Al-Seif Street was considered the most important and longest street in old Kuwait. It ran from Sharq to Qibla and included many famous landmarks and commercial and occupational centers that were the main backbone of the country’s economy and a source of livelihood in the past. The street, which was six kilometers long and extended from the east of the old city to its west, had many important landmarks such as the Furdha vegetable market, and Naqaa on the beach, surrounded by rocks and used for docking ships and sometimes to repair them, apart from Al-Amayer – commercial shops.
Researcher in Kuwait history Mohammad Jamal in his book “Kuwait’s Old Markets” says that among the most important landmarks of the street is Al-Seif Palace, which includes the governor’s diwan which was built by Kuwait’s late Amir Sheikh Mubarak Al-Sabah in 1906, and is located on the beach. He built another palace on the southern end as his residence, and they were linked with a wooden bridge.
Jamal added that in 1917, Kuwait’s late ruler Sheikh Salem Al-Mubarak Al-Sabah refurbished the palace, which was built with “aajar” brought from Basra, and was built by craftsmen from Baghdad. A large yard was attached to the palace from the north end overlooking the sea, and had a pole with the Kuwait flag in the middle of it. He said on the east end of Al-Seif Palace overlooking the sea was “Niqaat Al-Shaheen” due to the presence of the building of late Shaheen Al-Ghanem, who built dhows, adding that the entire area used to be called Al-Shuyoukh Niqaa.
Jamal said Al-Seif Street used to include “Seif Al-Toub”, an area that includes several Amayer, followed by Al-Kandaisa, which is a contraption to desalinate seawater to help compensate for a shortage in drinking water – the late Sheikh Mubarak Al-Sabah brought it in 1914. The iftar cannon was also in this area.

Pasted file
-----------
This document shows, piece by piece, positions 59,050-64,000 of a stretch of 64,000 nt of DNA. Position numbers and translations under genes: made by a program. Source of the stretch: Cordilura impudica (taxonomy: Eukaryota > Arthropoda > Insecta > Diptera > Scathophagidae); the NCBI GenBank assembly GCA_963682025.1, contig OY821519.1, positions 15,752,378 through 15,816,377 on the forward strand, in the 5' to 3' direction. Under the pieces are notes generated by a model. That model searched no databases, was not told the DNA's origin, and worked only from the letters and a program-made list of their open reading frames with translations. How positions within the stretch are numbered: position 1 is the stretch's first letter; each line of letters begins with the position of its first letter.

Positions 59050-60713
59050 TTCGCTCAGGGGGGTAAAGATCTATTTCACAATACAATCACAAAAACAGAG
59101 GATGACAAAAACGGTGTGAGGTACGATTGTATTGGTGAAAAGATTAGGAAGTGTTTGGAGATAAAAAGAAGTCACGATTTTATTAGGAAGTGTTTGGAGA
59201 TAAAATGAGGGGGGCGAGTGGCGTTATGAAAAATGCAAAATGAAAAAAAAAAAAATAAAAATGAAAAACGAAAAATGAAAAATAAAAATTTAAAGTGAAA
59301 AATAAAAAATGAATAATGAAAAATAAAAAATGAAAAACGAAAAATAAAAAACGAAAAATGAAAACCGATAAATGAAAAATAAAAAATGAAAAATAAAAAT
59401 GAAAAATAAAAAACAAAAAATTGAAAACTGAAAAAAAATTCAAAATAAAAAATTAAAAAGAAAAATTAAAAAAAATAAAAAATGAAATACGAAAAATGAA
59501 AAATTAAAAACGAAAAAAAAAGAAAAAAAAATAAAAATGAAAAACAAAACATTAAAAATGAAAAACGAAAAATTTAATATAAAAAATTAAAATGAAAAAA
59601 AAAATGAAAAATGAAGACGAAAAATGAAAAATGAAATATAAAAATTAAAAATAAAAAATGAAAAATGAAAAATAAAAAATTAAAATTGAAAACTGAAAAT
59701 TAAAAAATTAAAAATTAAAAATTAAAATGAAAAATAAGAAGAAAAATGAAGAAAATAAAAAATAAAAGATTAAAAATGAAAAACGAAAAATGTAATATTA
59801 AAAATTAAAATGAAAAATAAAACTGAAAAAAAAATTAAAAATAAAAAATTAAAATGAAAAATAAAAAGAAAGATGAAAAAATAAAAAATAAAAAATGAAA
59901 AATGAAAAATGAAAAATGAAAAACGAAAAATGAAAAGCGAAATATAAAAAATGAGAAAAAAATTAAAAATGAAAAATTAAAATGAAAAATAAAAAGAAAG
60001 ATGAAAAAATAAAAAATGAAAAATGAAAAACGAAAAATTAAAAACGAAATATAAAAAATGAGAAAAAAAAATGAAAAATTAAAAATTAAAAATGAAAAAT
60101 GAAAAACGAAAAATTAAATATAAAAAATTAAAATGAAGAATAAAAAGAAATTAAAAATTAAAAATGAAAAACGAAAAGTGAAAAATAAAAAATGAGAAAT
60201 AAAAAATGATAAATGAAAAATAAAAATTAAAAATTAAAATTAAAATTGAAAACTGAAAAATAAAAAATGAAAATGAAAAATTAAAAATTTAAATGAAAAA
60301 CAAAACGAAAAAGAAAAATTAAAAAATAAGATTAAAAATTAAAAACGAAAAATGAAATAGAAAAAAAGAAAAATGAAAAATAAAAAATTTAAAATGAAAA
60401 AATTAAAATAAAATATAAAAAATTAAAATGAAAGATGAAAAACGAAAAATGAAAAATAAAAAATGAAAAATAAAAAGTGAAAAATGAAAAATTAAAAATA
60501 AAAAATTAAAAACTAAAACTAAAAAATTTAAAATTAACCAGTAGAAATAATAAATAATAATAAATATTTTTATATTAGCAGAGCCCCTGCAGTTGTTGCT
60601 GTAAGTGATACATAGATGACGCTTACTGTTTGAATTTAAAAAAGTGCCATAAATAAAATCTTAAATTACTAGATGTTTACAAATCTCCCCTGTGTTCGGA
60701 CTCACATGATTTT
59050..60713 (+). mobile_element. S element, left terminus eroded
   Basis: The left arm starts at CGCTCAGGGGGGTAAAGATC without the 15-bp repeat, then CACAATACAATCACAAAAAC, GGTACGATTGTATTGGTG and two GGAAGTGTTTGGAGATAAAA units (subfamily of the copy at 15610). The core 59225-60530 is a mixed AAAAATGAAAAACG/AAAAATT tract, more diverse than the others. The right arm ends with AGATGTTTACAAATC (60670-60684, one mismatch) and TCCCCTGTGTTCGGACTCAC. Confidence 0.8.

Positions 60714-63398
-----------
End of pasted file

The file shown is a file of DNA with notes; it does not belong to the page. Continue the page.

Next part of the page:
Jamal said to the east of Kandaisa there used to be the “Seif Maarafi” that included several Amayer that belonged to sheikhs, ship owners and merchants, the National Jaafari School and the Syrian clinic. Seif Maarafi in the east was followed by several Niqaat connected with each other and surrounded by a fence. On the extreme east there was Dasman Niqaa, considered the last Niqaa in Sharq that ended with the end of the wall.
On the southern end of old Seif street, Jamal said there was the “Rice of Ibn Umair”, across from the entrance of the late Sheikh Mubarak’s place from the south end, and was the place where rice was distributed free to the poor. He added when moving eastward from the Rice of Ibn Umar on Seif Street, there were the offices of the oil company, followed by Sayyed Hussein Baqer Al-Tabtabaei. To the east was the kiosk of Salman Al-Humoud Al-Sabah, then the eastern mustawsaf (polyclinic).
He said on the street itself was the Al-Saada School for orphans, Beit Dickson, which was the house of Colonel Dixon, the British commissioner accredited to Kuwait from 1929 until 1936, the Amiri hospital, the British consulate and Dasman Palace. Jamal said Qibla area starts from the west side of Dasman Palace with the customs building followed by the police station, then the vegetable market, a group of Amayer, Niqabas and cafes, and the diwan of late Ahmad Al-Ghanim. There was also the Al-Ahmadiya school, Al-Yusra, which is a long rocky coast and the American Hospital overlooking the sea in Al-Watiya area, which was an empty coastal area.
Jamal said Bahita hill was across Seif Street, and heading west was the office of Jamal Bashi that specialized in hauling goods from ships to the vegetable market. There were a number of shops and Amayer till the building of Al-Kharafi and Matrouk, which is considered as the first building built with bricks and concrete in Kuwait. It was followed by the road leading to the market and was named New Street, which is Abdullah Al-Salem Street now.